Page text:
Murphy’s Law has already made up its mind and Baltimore is going to be its home for the 2015 NFL season.
John Harbaugh was right after Monday night’s game between his struggling Ravens and the Arizona Cardinals, Chris Johnson’s game-changing a 62-yard run should have been an inconsequential four-yard gain after powerful Baltimore nose tackle Brandon Williams snatched the speedy back and pulled him toward the field.
It’s also true Johnson never hit the turf, landing squarely on the 340-pound run stuffer before pausing and then finishing the play by jetting down the field.
After the game Harbaugh seemed like a guy who just got clubbed over the head by a Bill Belichick formation scheme, but this time the Ravens coach turned all of his anger toward the zebras who allowed Johnson’s X-play to develop.
“The forward progress was stopped,” Harbaugh said. “If you hit him in that situation, then you’re going to get fined and penalized.”
Both sides in this latest refereeing controversy have sound arguments here. By pausing Johnson did stop his forward progress and the whistle should have been blown. On the other hand, rightly or wrongly, the officials remained silent and players are taught, or at least should be taught, to play until the whistle.
“When I popped up, I kind of paused a little bit and looked around waiting for the whistle to blow,” Johnson said. “It never blew. I just ran.”
Harbaugh countered with this: “The whistle doesn’t matter in that situation. We’re clearly told that when the play is dead, they’re supposed to stop. There have been plenty of times when guys have been fined and penalized. They don’t blow the whistle half the time. That’s just the way it works, I know it sounds crazy, but the whistle is not used that often.”
Defensive players are in a tough spot in today’s safety-first environment, and there is little doubt that if a Baltimore linebacker cleaned things up on the play there would have been yellow on the field Monday and a FedEx waiting for them in the locker room later in the week.
But, that’s the cost of doing business of the defensive side of the ball in this league and in a football sense 19 yards (four plus the 15-yard personal foul) is the lesser of two evils when measured against a 62-yard momentum changer.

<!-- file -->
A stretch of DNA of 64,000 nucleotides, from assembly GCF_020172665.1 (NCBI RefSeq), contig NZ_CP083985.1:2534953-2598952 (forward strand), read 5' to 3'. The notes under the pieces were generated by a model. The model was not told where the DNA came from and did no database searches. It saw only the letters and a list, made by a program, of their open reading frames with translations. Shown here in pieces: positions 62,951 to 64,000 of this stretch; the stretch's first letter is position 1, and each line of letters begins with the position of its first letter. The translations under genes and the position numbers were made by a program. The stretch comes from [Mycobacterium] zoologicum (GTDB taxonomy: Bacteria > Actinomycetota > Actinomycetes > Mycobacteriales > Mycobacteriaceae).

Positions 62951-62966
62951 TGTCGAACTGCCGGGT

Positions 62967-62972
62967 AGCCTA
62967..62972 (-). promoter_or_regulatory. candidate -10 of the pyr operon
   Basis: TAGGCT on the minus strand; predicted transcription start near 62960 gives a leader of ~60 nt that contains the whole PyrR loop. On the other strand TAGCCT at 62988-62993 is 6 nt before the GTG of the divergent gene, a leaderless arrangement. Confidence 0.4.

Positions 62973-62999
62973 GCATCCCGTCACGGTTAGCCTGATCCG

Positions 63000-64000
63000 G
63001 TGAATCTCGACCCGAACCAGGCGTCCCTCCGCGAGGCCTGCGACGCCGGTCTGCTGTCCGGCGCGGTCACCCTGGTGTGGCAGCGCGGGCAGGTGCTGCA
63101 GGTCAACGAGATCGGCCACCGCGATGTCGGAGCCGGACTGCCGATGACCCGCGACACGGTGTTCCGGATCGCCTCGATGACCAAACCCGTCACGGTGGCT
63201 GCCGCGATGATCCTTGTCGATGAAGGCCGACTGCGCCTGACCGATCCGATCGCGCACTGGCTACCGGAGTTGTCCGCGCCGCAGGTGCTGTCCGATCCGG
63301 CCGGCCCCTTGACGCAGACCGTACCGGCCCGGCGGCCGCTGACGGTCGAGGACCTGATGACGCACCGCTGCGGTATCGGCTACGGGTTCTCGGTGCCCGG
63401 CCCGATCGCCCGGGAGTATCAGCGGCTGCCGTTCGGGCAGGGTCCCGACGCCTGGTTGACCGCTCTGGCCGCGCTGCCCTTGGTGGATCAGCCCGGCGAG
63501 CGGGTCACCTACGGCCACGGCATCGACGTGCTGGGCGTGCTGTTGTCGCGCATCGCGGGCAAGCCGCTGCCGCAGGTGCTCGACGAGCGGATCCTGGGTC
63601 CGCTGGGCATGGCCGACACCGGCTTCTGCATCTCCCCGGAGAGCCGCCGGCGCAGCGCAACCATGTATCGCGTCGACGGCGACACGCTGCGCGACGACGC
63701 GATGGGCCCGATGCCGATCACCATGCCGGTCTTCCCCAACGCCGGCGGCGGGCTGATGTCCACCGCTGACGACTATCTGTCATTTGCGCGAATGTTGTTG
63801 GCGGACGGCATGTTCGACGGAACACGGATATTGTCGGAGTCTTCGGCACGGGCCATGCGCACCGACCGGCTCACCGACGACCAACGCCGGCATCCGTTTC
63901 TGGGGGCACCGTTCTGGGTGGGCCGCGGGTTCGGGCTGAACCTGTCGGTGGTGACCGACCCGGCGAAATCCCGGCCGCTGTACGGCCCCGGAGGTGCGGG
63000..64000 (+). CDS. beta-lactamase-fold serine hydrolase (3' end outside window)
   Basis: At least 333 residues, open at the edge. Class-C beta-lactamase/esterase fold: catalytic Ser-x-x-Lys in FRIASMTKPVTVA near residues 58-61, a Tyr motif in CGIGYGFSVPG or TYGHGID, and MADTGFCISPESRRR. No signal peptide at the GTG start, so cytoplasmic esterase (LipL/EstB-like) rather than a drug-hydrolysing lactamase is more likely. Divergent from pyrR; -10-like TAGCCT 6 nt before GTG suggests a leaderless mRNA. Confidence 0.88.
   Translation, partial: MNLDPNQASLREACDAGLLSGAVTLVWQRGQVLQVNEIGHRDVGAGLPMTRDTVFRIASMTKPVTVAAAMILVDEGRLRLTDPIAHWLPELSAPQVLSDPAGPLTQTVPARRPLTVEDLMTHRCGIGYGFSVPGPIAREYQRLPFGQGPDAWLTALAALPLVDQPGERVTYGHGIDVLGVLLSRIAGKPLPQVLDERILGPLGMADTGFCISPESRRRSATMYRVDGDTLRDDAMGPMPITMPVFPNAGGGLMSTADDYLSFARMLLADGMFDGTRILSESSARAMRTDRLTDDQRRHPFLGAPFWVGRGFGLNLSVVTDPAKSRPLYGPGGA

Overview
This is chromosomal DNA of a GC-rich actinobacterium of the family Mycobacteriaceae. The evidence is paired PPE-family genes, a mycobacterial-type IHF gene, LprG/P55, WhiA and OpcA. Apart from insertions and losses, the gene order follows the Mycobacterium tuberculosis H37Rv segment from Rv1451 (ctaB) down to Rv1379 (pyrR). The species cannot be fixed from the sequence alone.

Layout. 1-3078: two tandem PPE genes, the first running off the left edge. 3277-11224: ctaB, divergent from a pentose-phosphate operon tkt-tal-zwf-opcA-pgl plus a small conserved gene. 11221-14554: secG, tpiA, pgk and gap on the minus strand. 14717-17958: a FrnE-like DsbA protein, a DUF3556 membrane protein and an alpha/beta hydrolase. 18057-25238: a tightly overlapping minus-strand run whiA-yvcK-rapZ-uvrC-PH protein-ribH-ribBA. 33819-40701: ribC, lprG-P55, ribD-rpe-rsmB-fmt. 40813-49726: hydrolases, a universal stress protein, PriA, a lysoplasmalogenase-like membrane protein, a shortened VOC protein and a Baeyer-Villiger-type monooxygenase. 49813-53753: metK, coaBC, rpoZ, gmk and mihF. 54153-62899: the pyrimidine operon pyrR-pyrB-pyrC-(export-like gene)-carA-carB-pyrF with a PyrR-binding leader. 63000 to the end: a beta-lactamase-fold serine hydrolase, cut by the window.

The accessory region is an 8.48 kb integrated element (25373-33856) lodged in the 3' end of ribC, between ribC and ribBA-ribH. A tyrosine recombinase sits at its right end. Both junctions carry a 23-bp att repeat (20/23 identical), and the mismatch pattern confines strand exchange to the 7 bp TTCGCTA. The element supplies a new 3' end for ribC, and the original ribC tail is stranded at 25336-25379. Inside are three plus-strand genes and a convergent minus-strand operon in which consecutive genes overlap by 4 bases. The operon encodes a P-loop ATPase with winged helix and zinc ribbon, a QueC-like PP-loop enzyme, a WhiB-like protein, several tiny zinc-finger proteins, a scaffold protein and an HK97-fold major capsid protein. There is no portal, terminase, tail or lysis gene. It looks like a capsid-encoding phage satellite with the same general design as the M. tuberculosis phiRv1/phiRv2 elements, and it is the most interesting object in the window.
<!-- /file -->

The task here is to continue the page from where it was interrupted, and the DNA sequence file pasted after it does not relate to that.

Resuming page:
The margin for error is incredibly thin in this league.
The Ravens have had a chance to tie or take the lead in the final two minutes of every game this season. They are just the third team over the last 15 years to have each of its first seven games of a season decided by eight points or less and they may be the best 1-6 team in league history.
Perhaps if the left side of the offensive line was able to finish against the Cards on Monday or if the team had any kind of complement for the 36-year-old Steve Smith at wide receiver things would be different.
But Murphy evidently enjoys his crab cakes and the inner harbor, and his law is hovering over the Ravens like a dark cloud.
“You keep your poise and you fight like crazy to overcome it,” a frustrated Harbaugh vented. “The one thing I know is, those guys in the locker room right there, they are fighting with everything that they got to win a football game. The games in this league are going to be close. They’re going to come down to plays just like that and they’re going to turn on calls like that many times.
“You expect them to be consistent and fair. That’s what you ask for. Our guys are just going to have to overcome it. It’s not the first time this year, but that’s OK. We’ve got to be good enough to overcome those things. That’s how we look at it.”
— John McMullen is a national football columnist for TodaysPigskin.com. You can reach him at email@example.com or on Twitter @jfmcmullen — Also catch John this season on ESPN Southwest Florida every Monday at 3 PM ET; on ESPN Lexington every Thursday at 6:05 ET, and live every Tuesday from 2 to 6 PM ET at the Golden Nugget Casino in Atlantic City for the NFL Wraparound on ESPN South Jersey.
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